|Publication number||US5506103 A|
|Application number||US 08/153,365|
|Publication date||Apr 9, 1996|
|Filing date||Nov 16, 1993|
|Priority date||Nov 16, 1993|
|Also published as||CA2176341A1, DE69404856D1, DE69404856T2, EP0729510A1, EP0729510B1, WO1995014087A1|
|Publication number||08153365, 153365, US 5506103 A, US 5506103A, US-A-5506103, US5506103 A, US5506103A|
|Inventors||Aharon S. Cohen, Andre Bourque|
|Original Assignee||Hybridon, Inc.|
|Export Citation||BiBTeX, EndNote, RefMan|
|Patent Citations (4), Non-Patent Citations (57), Referenced by (5), Classifications (16), Legal Events (8)|
|External Links: USPTO, USPTO Assignment, Espacenet|
This invention relates to the detection of nucleic acids. More particularly, this invention relates to the detection and quantitation of charged nucleic acid sequences present in biological fluids.
Detection of specific nucleic acid sequences present in cells is generally known in the art. Southern (J. Mol. Bio. (1975) 98: 503-517) teaches the detection of specific sequences among DNA fragments separated by gel electrophoresis using "blotting" or transfer of the DNA fragments to a membrane, followed by hybridization of denatured DNA fragments with a radioactive probe and autoradiography. This procedure has also been extended to the detection of RNA molecules extracted from cells or tissues. More recently, faster and quantitative "dot-blotting" procedures have been developed for rapid detection of DNA or RNA from tissues or cells.
Recently, considerable interest has been generated in the development of synthetic oligonucleotides as therapeutic or gene expression modulating agents in the so-called antisense approach. These agents, called antisense oligonucleotides, bind to a target single-stranded nucleic acid molecule according to the Watson-Crick or the Hoogstein rule of base pairing, and in doing so, disrupt the function of the target by one of several mechanisms: by preventing the binding of factors required for normal translation or transcription; in the case of an mRNA target, by triggering the enzymatic destruction of the message by RNase H; or by destroying the target via reactive groups attached directly to the antisense oligonuceotide.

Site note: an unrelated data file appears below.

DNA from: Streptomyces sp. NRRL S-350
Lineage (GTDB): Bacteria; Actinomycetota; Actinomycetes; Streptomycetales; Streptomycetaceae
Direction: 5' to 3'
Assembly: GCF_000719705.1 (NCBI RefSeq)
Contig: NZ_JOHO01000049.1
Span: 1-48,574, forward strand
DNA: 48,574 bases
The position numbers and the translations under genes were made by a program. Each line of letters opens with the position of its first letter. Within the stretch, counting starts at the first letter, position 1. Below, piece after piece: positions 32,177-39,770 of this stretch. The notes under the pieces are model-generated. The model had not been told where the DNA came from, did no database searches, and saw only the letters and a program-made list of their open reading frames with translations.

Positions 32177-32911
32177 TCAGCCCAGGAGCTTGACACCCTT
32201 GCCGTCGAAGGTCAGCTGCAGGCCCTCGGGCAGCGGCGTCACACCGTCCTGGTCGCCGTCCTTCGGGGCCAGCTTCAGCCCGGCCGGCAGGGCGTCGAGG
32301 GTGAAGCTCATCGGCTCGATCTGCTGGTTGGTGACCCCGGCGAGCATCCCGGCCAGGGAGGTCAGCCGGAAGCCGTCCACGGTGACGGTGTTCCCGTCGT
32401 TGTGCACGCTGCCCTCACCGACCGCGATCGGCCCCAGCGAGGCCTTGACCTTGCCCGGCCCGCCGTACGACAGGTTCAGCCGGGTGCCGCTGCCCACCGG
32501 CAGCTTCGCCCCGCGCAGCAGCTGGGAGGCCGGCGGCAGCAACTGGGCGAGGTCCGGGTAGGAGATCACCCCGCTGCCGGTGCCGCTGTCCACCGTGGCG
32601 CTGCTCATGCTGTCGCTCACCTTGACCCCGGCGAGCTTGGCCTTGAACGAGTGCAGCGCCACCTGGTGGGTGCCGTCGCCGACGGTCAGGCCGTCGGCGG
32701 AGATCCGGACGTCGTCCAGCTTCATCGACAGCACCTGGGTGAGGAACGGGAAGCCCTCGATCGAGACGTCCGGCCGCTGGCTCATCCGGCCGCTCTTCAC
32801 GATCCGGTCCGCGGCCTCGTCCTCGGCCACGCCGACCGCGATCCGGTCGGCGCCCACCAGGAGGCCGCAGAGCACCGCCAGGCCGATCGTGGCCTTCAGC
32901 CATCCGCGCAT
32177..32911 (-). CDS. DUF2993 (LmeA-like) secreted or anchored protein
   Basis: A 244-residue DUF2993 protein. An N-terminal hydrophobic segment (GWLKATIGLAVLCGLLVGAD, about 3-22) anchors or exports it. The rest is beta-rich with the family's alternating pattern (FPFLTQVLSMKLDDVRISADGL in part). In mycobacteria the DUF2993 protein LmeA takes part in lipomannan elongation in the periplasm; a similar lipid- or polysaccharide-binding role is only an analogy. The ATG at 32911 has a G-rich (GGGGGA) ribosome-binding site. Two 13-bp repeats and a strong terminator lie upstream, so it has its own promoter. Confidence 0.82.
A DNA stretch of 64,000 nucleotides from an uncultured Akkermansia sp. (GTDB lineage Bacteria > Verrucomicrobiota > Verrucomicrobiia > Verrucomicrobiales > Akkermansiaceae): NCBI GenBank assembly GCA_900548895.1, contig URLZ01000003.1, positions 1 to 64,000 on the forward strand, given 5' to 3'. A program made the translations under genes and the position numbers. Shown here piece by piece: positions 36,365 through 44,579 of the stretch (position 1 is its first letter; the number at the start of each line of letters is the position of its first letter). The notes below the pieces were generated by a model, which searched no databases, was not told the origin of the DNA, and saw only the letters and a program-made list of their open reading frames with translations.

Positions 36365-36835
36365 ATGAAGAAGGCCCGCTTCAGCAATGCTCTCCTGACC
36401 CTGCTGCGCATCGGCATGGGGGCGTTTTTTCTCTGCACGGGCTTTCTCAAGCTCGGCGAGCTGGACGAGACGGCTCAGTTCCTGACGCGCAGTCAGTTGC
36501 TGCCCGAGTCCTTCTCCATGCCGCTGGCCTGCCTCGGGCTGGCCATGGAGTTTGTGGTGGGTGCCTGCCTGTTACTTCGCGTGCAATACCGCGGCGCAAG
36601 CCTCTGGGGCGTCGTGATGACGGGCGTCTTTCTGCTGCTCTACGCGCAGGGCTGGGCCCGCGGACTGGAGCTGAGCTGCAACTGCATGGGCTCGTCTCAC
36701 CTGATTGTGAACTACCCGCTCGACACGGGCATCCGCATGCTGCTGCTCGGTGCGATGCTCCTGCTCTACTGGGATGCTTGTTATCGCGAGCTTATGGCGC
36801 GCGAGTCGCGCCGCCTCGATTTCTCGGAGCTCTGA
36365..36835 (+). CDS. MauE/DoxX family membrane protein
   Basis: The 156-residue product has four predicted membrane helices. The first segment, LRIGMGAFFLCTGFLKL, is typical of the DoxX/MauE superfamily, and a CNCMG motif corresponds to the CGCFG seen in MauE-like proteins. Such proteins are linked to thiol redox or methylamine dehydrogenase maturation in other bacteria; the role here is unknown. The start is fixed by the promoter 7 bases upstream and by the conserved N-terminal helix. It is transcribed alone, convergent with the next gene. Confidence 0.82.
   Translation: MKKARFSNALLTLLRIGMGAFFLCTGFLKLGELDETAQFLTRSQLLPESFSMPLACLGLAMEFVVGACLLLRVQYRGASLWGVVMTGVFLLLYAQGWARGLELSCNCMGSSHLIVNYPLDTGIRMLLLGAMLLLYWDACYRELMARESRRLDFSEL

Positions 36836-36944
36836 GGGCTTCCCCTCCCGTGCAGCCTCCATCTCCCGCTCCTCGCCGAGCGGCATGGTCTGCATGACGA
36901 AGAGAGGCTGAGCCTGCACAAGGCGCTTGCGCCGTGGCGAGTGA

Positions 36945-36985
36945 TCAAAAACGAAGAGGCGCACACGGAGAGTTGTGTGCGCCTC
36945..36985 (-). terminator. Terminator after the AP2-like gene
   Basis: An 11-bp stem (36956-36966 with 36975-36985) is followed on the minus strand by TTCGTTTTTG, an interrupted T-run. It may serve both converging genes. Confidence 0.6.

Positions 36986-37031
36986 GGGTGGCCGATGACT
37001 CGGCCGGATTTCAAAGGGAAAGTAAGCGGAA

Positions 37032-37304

Antisense oligodeoxynucleotides have been designed to specifically inhibit the expression of HIV-1 and other viruses (see, e.g., Agrawal (1992) Trends in Biotechnology10:152-158; Agrawal et al. in Gene Regulation: Biology of Antisense RNA and DNA (Erickson and Izant, eds.) Raven Press Ltd., New York (1992) pp. 273-283); Matsukura et al. in Prospects for Antisense Nucleic Acid Therapy of Cancer and AIDS, Wiley-Liss, Inc. (1992) pp. 159-178; and Agrawal (1991) in Prospects for Antisense Nucleic Acid Therapy for Cancer and AIDS, (Wickstrom, ed. ) Liss, New York, pp. 145-148). For example, it has been shown that antisense oligonucleotides having sequences complementary to portions of genomic HIV-1 ribonucleic acid (RNA) inhibit viral replication in early infected cells (Zamecnik et al. (1986) Proc. Natl. Acad. Sci. (USA) 83:4143-4147; Goodchild et al. (1988) Proc. Natl. Acad. Sci (USA) 85:5507-5511).
To further improve their characteristics as antisense agents, chemically modified, nuclease-resistant analogs have been developed which are effective in inhibiting HIV-1 replication in tissue cultures (Sarin et al. (1988) Proc. NatlAcad. Sci. (USA) 85:7448-7451: Agrawal et al. (1988) Proc. Natl. Acad. Sci. (USA) 85:7079-7083; Matsukura et al. (1988) Gene 72:343-347). These analogs include oligonucleotides with nuclease-resistant phosphorothioate internucleotide linkages shown to inhibit HIV-1 replication in both acute infection (Agrawal et al. (1989) Proc. Natl. Acad. Sci (USA) 86:7790-7794) and in chronically infected cell lines (Agrawal et al. (1991 ) in Gene Regulation: Biology of Antisense RNA, (Erickson et al., eds.) Raven Press, New York, pp. 273-284; Vickers et al. (1991) Nucleic Acids Res. 19:3359-3368; Matsukura et al. (1989) Proc. Natl. Acad. Sci. (USA) 86:4244-4248; Agrawal et al. (1988) Proc. NatlAcad. Sci. (USA) 85:7079-7083).
For an antisense therapeutic approach to be effective, oligonucleotides must be introduced into a subject and must reach the specific tissues to be treated. Consequently, there is a need to be able to detect oligonucleotides in body fluids or tissues.
Temsamani et al., Anal. Biochem. 215:54-58(1993) developed a method of extracting oligonucleotides which had been proteolytically digested from body fluid or tissue samples. Total nucleic acids are precipitated from the extracted samples and transferred to a hybridization membrane where they are hybridized under specific conditions to a labelled oligonucleotide that is complementary to the oligonucleotide that was administered to the subject. Presence of the hybridized, labelled oligonucleotide is then detected by standard procedures.
Radiolabelled oligonucleotides have been administered to animals and their distribution within body fluids and tissues has been assessed by extraction of the oligonucleotides followed by autoradiography (see Agrawal et al. (1991) Proc. Natl. Acad. Sci. (USA) 88:7595-7599). As a practical matter, however, these methods are not feasible for use in human patients.